Deep, wet snowpack poised to trigger flooding

Below normal temperatures have increased flooding chances along the James and Big Sioux river basins and Watertown and subsequently Lake Kampeska appear to be particularly vulnerable.

The National Weather Service in its Spring Flood Outlook released Thursday afternoon said flood chances have increased in the past two weeks.

The weather service said there is a 99 percent chance the Big Sioux River will reach moderate flood stage with a 12-foot crest at the Broadway gauge in Watertown, which is just south of U.S. Highway 212.

There is a 50 percent chance it will crest at 12.5 feet, which would make it the third highest crest since the 1997 flood which peaked at 13.67 feet.

The gauge on the Big Sioux at Sioux Conifer Road north of Watertown and just downstream of Lake Kampeska also is expected to hit moderate flood stage with a 62 percent chance of reaching at least 10 feet with the major flood level starting at 12 feet.

That means Lake Kampeska will take significant water inflows as hydrological data show the lake absorbs about 90 percent of the water coming from the Upper Big Sioux basin until the lake and river reach similar levels, at which point flows split.

Flooding on Lake Kampeska begins around 35 inches over full, and the lake is now a half-inch above full compared to about 13 inches below full at the start of the 1997 flood.

At least moderate flooding also can be anticipated downstream on the Big Sioux near Castlewood and down past Brookings.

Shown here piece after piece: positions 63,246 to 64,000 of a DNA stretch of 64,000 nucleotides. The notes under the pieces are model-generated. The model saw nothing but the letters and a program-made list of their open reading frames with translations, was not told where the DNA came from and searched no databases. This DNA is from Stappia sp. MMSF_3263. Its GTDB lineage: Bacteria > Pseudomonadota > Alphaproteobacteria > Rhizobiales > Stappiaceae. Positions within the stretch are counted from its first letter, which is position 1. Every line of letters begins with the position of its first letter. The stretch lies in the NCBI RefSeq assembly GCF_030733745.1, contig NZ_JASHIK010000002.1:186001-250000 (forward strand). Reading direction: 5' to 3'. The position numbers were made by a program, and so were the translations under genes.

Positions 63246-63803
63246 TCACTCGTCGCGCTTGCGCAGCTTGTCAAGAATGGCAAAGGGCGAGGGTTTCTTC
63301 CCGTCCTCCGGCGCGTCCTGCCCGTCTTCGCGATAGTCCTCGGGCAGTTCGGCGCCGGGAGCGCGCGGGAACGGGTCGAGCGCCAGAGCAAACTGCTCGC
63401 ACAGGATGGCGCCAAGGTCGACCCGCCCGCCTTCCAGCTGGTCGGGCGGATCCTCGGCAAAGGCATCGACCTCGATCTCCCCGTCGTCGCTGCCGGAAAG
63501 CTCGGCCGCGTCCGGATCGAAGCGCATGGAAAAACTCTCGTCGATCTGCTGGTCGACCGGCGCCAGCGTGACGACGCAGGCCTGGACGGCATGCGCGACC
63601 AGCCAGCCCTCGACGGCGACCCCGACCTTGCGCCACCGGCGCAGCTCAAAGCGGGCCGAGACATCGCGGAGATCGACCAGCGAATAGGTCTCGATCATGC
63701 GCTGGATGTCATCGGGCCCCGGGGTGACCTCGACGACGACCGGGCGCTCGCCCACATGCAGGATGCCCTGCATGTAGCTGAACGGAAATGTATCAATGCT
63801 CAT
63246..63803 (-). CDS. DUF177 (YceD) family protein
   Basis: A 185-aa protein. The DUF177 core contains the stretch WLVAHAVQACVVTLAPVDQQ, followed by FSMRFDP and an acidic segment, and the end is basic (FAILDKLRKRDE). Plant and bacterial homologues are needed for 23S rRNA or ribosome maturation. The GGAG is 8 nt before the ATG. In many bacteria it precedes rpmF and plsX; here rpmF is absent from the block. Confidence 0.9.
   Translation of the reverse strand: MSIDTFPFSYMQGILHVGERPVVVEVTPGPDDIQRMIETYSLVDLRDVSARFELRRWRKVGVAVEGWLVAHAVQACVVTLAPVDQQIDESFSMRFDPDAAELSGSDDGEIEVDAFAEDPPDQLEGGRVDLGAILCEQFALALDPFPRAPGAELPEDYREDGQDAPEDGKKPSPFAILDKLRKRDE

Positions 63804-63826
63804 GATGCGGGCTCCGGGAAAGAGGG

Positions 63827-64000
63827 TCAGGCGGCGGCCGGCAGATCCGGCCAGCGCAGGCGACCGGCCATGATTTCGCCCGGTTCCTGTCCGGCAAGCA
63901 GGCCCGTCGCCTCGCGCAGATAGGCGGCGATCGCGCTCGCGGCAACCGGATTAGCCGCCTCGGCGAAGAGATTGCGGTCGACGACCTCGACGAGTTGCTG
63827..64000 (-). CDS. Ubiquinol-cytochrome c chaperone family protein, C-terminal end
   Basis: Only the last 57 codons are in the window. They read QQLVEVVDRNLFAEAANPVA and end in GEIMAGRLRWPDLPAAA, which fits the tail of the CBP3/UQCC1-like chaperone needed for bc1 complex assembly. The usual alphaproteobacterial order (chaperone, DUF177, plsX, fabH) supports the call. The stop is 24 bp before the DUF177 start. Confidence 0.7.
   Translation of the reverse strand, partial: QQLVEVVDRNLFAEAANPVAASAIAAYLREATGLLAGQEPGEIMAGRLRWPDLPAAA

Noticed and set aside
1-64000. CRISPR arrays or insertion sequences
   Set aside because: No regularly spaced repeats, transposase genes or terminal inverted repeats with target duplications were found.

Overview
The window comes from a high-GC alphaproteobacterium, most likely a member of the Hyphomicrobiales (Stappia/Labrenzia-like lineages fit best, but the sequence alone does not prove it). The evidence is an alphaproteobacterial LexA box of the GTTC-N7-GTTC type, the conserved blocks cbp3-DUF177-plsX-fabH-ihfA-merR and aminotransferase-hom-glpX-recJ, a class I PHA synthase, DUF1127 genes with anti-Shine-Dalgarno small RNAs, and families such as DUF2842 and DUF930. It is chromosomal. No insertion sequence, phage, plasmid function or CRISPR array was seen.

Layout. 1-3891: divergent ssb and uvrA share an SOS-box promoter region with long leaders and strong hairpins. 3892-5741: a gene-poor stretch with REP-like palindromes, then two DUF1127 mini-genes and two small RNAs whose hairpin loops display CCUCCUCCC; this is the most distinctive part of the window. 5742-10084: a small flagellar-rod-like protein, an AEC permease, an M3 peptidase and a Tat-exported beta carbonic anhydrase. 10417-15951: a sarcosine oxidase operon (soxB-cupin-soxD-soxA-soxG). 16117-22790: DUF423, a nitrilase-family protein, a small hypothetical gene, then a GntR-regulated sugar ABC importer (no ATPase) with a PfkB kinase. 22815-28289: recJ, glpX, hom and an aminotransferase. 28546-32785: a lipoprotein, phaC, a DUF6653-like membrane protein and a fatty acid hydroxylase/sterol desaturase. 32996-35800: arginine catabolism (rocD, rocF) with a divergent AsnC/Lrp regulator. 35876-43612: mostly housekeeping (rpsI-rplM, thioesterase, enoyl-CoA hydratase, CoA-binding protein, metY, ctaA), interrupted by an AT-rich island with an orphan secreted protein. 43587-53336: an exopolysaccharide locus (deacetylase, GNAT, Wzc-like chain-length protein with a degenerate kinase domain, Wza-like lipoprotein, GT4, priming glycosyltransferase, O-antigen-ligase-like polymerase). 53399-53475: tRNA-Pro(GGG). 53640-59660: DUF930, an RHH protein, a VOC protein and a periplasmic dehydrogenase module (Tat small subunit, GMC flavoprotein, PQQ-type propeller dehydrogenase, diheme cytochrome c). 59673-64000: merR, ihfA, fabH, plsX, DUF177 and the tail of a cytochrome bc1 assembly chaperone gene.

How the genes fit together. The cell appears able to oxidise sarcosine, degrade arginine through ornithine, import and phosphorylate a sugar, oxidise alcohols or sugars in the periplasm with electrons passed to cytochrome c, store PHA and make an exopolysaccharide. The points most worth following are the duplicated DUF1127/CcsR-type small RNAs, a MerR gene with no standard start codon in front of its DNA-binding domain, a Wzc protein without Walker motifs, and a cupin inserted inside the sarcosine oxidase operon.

The James River above and below Aberdeen also is predicted to hit the moderate to major level.

River flows near Columbia and Stratford are expected to be at the moderate level while it approaches the major flooding level at Ashton, the weather service said.

At least moderate level flooding on the James is expected at Huron and Mitchell as well.

Brown County Emergency Management Director Scott Meints said moderate flooding near Columbia northwest of Aberdeen primarily affects agricultural land. It would require a future rain event to cause flooding in the Aberdeen area.

Watertown has significant reason to be concerned with five to eight inches of water in the more than 20-inch-deep snowpack covering much of the Upper Big Sioux River basin. The 1997 flood was triggered by a two-inch rain falling on a snowpack containing about seven inches of water content.

These water content levels are widespread, the weather service said. “Locally higher amounts above six inches exists across far north central South Dakota, northeast South Dakota and west central Minnesota,” its report said.

They extend into North Dakota as well and major flooding is predicted in Fargo, the weather service said.

Codington County Emergency Management Director Andrew Delgado said local officials would meet soon to plan strategy.

Watertown Public Works Director Heath VonEye said flood work has started and the city must soon decide to spend about $115,000 to rent high-capacity pumps in case it needs to isolate various utility structures and lift stations.

As of late Thursday, the U.S. Army Corps of Engineers had not mobilized emergency diking and sandbagging efforts, VonEye said. Installing Hesco baskets for emergency river diking is a major undertaking, he said.

Delgado said his agency has a large supply of sandbags should they become necessary.

Factors working in the state’s favor are below normal soil moisture and generally shallow frost depths.

Additionally, Mother Nature is allowing some time for planning. The 8–14-day temperature outlook is below normal, while the precipitation outlook is slightly above normal.

If the thaw occurs gradually, the dry ground can absorb water, the weather service said.

However, the later the cold temperatures remain, the more chance of a sudden warm-up.

“The flood threat through this spring, both in location and severity, will still depend on rate of snow melt, and any future rain or snowfall,” the weather service said.

“These next three weeks will be very telling,” VonEye said.

This article originally appeared on Watertown Public Opinion: Deep, wet snowpack poised to trigger flooding